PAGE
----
Lawsuits Alleges Firefighting Foam Tainted Water Supply

Concerns over the safety of military firefighting foam, which some say can cause cancer and other diseases, has resulted in a number lawsuits over drinking water contamination in recent months. 

At least 10 complaints have been filed since 2015, claiming 3M Company, formerly known as Minnesota Mining and Manufacturing Company, knew or should have known of the hazards associated with perfluorinated compounds (PFCs) exposure within its aqueous film-forming foam (AFFF), which has been used by the military over the last several decades during routine fire extinguishing exercises at military bases across the nation.

At least 15 people living next to an airport in Southampton, New Jersey recently filed a firefighting foam class-action suit, claiming their drinking water has been contaminated with PFCs by the military exercises over the last several decades due to the chemicals seeping into the ground.

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Firefighting Foam Lawsuits

Exposure to firefighting foam chemicals may result in an increased risk of cancer for firefighters, military and airport personnel.


The complaint alleges that 3M and others involved knew or should have known of the harm that could be caused by PFC exposure. Evidence of the harmful nature of the chemical exposure is cited within the claim, indicating internal reviews of personnel safety at the 3M plant recorded in the mid 1980’s. The lawsuit alleges 3M withheld safety information from purchasers and failed to warn of the exposure dangers or negative impacts that could be caused to the environment.

According to a recent report by Bloomberg News, attorneys indicate that hundreds, if not thousands, of additional individuals who are similarly situated may join the class-action or file individual lawsuits over health risks caused by firefighting foam that has tainted water supplies.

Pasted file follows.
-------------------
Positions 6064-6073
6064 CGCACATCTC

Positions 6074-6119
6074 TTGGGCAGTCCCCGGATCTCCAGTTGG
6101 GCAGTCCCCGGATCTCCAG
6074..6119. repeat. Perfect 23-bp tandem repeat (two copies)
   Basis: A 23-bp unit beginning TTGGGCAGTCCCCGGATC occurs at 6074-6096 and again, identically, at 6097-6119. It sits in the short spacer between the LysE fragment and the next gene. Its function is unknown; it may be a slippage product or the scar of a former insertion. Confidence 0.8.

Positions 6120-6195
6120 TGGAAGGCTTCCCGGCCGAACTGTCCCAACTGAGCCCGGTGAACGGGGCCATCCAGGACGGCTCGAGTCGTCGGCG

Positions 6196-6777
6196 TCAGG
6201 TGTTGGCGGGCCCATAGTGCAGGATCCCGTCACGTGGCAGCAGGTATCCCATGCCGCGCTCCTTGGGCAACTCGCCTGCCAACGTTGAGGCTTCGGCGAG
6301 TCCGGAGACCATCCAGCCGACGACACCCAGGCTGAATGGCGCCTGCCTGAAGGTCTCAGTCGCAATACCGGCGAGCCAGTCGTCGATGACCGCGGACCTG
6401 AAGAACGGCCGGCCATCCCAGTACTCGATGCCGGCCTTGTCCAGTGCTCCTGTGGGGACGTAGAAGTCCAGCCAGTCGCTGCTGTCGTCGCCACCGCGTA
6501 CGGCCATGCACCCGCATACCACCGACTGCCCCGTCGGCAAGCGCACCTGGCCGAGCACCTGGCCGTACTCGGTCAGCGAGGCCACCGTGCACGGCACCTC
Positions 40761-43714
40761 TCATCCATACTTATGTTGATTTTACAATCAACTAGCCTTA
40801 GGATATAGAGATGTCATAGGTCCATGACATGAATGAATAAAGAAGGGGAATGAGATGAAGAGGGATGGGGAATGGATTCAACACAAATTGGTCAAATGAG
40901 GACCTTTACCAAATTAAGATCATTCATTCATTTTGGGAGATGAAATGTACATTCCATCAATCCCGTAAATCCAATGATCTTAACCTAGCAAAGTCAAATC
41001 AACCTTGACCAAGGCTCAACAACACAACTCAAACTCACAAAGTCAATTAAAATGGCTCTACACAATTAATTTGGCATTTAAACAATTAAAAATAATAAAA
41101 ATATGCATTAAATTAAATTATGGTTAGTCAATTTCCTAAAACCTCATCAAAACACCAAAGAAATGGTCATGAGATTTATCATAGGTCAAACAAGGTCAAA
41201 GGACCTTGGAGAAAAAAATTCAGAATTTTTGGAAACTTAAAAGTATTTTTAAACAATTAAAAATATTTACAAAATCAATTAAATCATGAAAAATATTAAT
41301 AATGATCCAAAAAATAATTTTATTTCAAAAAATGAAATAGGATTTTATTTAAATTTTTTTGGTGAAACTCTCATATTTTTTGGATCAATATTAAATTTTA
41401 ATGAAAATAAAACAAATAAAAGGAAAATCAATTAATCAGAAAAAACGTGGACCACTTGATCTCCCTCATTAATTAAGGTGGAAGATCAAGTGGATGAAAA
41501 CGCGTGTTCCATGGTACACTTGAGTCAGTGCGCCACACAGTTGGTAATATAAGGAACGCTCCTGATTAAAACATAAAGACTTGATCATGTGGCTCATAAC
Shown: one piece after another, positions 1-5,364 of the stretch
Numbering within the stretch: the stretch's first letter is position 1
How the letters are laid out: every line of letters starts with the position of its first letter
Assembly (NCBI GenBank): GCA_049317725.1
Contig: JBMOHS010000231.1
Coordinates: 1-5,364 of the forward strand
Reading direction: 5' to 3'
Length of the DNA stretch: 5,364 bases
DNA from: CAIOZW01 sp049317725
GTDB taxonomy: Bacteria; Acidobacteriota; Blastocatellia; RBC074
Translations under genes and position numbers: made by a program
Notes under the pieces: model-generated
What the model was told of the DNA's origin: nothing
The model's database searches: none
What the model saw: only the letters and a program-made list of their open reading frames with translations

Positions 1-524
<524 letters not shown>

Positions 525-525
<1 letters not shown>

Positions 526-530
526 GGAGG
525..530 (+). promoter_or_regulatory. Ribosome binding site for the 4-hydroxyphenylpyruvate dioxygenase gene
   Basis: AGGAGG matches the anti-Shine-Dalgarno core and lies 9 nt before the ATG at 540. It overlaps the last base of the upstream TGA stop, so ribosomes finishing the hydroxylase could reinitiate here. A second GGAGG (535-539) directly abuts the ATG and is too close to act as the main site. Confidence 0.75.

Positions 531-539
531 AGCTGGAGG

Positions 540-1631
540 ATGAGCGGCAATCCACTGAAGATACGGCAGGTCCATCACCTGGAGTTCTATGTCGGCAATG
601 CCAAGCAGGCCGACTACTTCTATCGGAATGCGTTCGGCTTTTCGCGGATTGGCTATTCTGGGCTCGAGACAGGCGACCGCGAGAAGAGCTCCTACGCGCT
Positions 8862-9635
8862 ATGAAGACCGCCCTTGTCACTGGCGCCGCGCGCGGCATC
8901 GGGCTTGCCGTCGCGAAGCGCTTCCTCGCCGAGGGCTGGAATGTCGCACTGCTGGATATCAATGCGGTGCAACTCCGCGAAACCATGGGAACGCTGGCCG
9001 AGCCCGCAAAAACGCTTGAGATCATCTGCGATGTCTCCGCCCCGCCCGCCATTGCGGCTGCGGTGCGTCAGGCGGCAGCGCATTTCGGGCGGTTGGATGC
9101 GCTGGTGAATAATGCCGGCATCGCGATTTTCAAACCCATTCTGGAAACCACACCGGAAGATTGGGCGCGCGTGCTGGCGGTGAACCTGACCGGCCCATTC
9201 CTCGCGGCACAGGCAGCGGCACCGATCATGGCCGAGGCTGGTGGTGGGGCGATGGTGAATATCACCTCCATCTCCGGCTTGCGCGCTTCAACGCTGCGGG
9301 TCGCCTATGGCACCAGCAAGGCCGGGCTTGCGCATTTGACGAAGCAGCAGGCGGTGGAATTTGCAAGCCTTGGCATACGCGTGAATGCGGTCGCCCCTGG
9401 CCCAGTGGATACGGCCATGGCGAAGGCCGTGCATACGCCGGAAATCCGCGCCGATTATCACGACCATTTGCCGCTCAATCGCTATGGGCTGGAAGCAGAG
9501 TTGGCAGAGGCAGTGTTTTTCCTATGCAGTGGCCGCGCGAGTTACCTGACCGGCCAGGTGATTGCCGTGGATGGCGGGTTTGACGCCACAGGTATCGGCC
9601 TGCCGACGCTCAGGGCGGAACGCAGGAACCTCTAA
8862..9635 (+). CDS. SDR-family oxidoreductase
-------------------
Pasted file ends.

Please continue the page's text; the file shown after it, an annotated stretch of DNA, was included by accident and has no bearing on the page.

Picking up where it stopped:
At least two sites have already been found to be contaminated, including Naval Auxiliary Landing Field Fentress in Chesapeake, Virginia, and Naval Weapons Station Earle in Colts Neck, New Jersey. PFCs were found in the drinking water at Fentress, but only in the groundwater, and not drinking water, at Earle station. However, the firefighter foam was recorded to have been used at least 664 sites where fire training and crash training exercises were conducted nationwide, potentially contaminating the ground water and drinking water supplies in hundreds of military bases and local surrounding communities.

Exposure to PFCs has been linked to a risk of tumors, neonatal death, liver toxicity, immune system problems, disruption of the human endocrine system, as well as a potential risk of prostate, kidney and testicular cancers.

Recent research by the Environmental Protection Agency (EPA) suggests human exposure to PFCs may lead to a number of adverse effects, including reproductive, developmental and systemic adverse effects, low birth weight, accelerated puberty, and immune and thyroid disorders.

According to findings published in the Journal of the American Medical Association in 2012, PFC exposure may also suppress the immune system and limit the ability of the body to create antibodies in response to childhood vaccines.


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